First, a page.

Friday, October 05, 2018

Brazilian Presidential Election Context

Mac Margolis looks at Sunday's presidential election, noting that the "winner" is none of the above. Voters seem to be mostly rejecting everything. I have never seen a political context so eerily similar to the United States. Voters are tired of the established parties. One candidate is a crazed right wing populist while the other is overloaded with political baggage. I was listening to The Brazil Report podcast, where they also mentioned that people hear Jair Bolsonaro's rhetoric and think he's just exaggerating. He wouldn't really do that! The country is polarized so that politics is zero sum. People are eagerly and uncritically consuming and disseminating fake news through social media.

One paragraph caught my attention in particular. A rather dangerous one.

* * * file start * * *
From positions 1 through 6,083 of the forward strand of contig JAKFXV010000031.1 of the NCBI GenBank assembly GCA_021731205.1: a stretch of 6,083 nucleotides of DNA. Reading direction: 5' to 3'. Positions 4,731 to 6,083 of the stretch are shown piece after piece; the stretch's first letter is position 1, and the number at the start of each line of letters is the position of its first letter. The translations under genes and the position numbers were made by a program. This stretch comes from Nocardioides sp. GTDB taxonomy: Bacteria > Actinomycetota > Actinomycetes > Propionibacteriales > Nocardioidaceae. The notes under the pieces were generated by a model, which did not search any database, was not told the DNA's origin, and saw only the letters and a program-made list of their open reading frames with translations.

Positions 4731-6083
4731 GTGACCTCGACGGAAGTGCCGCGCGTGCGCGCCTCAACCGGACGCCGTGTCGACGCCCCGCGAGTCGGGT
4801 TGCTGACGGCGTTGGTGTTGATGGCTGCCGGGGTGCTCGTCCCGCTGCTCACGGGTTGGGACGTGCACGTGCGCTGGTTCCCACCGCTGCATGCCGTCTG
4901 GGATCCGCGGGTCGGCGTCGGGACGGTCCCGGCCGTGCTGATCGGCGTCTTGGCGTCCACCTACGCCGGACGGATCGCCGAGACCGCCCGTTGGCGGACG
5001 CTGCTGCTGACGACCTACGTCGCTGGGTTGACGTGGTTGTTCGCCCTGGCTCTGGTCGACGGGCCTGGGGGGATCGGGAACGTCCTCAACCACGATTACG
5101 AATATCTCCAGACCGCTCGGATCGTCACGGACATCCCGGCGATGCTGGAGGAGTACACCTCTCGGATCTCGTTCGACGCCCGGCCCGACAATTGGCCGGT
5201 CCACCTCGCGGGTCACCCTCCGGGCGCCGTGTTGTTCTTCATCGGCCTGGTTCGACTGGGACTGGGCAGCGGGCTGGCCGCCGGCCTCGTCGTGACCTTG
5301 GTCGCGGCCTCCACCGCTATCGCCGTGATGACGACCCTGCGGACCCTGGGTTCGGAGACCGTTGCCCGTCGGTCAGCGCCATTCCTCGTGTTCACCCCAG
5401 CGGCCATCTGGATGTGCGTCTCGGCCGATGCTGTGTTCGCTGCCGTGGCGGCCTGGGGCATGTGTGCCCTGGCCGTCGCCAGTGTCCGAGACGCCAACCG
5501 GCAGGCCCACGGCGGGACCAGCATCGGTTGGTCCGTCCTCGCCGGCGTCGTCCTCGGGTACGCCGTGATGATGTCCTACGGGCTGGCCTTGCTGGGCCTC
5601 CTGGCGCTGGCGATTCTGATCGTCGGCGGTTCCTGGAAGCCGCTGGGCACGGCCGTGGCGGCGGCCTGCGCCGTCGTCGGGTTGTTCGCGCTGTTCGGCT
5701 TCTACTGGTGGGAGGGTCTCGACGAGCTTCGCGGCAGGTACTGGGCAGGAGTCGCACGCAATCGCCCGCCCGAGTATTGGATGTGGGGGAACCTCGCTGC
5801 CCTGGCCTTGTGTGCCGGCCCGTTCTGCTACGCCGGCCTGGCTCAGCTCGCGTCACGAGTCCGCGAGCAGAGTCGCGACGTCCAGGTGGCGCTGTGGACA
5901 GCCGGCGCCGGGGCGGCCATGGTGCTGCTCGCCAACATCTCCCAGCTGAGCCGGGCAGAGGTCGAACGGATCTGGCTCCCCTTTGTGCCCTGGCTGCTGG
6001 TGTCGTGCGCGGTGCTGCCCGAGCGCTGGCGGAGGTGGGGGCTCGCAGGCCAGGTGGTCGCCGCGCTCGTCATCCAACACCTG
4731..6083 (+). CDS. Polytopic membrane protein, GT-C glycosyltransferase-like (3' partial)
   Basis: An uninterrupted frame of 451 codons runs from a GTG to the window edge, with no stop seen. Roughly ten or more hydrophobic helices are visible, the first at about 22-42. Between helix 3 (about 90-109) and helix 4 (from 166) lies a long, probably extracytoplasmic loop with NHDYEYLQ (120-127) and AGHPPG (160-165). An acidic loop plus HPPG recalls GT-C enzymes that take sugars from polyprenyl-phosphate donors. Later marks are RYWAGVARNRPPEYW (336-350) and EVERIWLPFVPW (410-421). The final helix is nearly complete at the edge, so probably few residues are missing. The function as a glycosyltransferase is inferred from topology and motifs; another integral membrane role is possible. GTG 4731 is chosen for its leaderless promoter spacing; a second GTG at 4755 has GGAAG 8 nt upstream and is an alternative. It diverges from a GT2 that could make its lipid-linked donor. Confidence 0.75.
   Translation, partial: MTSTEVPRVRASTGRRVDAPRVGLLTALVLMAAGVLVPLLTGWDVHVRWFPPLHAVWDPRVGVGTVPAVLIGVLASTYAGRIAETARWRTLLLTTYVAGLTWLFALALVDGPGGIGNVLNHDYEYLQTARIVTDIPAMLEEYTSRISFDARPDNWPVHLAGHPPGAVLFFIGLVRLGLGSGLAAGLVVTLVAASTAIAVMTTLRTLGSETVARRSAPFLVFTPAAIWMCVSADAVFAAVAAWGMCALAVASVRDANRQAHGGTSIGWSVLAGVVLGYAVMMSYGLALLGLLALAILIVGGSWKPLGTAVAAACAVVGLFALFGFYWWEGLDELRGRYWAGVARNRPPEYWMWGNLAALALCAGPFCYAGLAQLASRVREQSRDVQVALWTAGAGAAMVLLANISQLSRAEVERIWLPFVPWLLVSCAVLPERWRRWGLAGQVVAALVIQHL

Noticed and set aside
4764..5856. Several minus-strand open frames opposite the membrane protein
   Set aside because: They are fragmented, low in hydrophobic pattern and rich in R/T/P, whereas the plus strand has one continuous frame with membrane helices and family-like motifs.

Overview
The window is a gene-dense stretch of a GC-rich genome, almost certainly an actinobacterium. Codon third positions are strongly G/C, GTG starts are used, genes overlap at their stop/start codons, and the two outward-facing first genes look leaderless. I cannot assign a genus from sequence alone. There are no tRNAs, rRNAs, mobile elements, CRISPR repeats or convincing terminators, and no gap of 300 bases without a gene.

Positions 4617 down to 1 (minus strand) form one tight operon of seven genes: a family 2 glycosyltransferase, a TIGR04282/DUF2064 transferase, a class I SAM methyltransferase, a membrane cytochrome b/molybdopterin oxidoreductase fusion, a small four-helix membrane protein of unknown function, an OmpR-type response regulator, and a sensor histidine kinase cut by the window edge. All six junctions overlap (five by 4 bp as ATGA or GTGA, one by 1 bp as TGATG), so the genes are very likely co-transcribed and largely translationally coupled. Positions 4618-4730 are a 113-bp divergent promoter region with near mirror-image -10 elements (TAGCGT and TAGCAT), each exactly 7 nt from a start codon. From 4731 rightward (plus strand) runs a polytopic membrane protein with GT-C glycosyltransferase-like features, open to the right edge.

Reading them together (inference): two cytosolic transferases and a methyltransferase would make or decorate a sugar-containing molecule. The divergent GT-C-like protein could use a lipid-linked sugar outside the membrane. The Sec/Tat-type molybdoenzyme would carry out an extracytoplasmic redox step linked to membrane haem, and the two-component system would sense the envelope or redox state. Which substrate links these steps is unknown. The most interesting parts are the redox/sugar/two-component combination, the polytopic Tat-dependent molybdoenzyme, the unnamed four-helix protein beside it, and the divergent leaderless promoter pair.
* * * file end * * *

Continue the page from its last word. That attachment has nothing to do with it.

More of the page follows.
Some analysts argue that the current fury can’t last. “Everyone is on the anti-establishment train,” said Monica de Bolle, head of Latin American and Emerging Market studies at the Johns Hopkins University School of Advanced International Studies. “People are going to get tired of it. This isn’t who Brazilians are.”
Basing an opinion on national identity is dicey. Perhaps more importantly, political crises do not tend to end because people "get tired of it." The examples where you hear of two sides being "exhausted" from conflict are those that involve thousands and thousands of violent deaths--La Violencia in Colombia, say, or the Salvadoran civil war.

Go back to 1935 and the publication of Upton Sinclair's It Can't Happen Here (which I reviewed here). Not long ago, we said certain things couldn't happen here and yet they are. They can also happen in Brazil. We should not assume things won't happen or that people will get tired of things when they happen.


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